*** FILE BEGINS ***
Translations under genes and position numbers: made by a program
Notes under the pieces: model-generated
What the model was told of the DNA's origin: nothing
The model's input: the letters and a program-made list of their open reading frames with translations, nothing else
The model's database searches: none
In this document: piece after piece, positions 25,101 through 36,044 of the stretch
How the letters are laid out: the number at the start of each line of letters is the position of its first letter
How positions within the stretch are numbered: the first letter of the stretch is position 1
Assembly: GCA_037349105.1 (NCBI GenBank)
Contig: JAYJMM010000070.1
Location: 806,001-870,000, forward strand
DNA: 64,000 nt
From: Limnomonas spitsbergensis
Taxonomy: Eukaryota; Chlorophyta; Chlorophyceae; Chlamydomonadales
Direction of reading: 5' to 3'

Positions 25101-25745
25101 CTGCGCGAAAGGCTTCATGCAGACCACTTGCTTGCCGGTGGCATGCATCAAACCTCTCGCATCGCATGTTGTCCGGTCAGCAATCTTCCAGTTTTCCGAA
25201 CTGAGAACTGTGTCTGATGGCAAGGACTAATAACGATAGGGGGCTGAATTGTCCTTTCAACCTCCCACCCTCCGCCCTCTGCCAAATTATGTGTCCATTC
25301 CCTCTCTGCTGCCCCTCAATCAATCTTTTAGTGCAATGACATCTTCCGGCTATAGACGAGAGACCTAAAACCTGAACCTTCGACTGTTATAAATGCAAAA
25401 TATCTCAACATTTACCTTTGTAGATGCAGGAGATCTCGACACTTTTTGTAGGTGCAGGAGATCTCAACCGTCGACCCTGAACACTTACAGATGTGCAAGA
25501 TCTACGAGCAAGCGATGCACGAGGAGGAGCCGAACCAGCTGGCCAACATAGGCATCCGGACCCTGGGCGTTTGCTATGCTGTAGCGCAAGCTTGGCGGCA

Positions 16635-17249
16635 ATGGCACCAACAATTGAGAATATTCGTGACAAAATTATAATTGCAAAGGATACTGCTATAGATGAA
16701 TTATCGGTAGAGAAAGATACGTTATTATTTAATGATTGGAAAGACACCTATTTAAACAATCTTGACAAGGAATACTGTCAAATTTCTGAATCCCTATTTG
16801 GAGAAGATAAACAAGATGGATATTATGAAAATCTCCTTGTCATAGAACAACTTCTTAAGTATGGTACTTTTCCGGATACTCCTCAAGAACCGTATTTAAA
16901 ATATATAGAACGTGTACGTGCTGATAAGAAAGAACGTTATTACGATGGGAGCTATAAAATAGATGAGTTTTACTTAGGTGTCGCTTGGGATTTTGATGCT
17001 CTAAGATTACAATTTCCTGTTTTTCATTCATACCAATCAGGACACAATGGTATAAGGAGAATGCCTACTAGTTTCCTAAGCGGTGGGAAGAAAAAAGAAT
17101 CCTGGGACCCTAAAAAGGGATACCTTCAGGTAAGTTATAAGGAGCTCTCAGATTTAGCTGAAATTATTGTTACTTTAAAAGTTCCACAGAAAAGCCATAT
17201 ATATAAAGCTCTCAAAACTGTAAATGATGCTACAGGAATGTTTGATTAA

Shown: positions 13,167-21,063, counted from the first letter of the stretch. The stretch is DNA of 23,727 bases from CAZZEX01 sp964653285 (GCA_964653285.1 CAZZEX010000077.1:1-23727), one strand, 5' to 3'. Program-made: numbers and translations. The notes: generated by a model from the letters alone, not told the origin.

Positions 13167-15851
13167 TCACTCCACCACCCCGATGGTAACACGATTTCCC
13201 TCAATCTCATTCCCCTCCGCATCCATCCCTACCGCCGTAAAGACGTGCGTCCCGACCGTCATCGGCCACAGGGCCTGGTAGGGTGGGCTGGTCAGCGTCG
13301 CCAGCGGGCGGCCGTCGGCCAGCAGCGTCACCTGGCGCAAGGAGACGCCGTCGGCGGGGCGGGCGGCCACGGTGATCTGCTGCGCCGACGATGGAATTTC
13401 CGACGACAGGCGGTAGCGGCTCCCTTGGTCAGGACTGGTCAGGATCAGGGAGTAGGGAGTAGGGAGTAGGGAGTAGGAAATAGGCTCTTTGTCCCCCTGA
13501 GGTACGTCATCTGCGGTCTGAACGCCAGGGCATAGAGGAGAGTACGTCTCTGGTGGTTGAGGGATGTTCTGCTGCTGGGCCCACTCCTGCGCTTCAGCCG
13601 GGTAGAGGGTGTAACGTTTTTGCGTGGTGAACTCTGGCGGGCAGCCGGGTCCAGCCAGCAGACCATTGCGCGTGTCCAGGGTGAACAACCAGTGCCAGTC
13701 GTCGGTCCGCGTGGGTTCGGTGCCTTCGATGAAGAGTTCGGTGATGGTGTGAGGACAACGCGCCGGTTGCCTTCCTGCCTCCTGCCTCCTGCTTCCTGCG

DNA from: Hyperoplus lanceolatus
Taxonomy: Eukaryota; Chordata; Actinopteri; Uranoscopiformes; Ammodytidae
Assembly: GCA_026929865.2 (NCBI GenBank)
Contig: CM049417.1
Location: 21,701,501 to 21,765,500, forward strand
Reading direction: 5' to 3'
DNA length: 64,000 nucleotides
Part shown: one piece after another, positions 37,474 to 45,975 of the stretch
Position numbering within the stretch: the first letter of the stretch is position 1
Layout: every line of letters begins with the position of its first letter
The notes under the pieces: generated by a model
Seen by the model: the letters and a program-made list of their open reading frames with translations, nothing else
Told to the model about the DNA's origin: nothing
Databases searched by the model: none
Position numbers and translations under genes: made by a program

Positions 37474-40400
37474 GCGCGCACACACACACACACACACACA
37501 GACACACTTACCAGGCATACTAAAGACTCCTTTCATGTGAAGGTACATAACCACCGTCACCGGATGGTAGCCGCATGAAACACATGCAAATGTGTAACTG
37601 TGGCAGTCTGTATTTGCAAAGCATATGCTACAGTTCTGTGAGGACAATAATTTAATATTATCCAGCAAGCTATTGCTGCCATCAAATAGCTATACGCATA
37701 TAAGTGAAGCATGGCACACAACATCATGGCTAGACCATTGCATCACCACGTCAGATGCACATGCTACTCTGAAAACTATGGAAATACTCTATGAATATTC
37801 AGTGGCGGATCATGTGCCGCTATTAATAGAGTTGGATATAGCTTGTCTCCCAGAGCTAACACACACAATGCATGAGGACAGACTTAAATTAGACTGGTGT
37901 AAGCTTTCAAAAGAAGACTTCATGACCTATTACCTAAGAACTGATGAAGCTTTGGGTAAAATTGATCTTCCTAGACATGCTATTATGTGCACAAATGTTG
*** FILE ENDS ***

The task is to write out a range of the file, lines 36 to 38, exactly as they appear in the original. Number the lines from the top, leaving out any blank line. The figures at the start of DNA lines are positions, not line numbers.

13501 GGTACGTCATCTGCGGTCTGAACGCCAGGGCATAGAGGAGAGTACGTCTCTGGTGGTTGAGGGATGTTCTGCTGCTGGGCCCACTCCTGCGCTTCAGCCG
13601 GGTAGAGGGTGTAACGTTTTTGCGTGGTGAACTCTGGCGGGCAGCCGGGTCCAGCCAGCAGACCATTGCGCGTGTCCAGGGTGAACAACCAGTGCCAGTC
13701 GTCGGTCCGCGTGGGTTCGGTGCCTTCGATGAAGAGTTCGGTGATGGTGTGAGGACAACGCGCCGGTTGCCTTCCTGCCTCCTGCCTCCTGCTTCCTGCG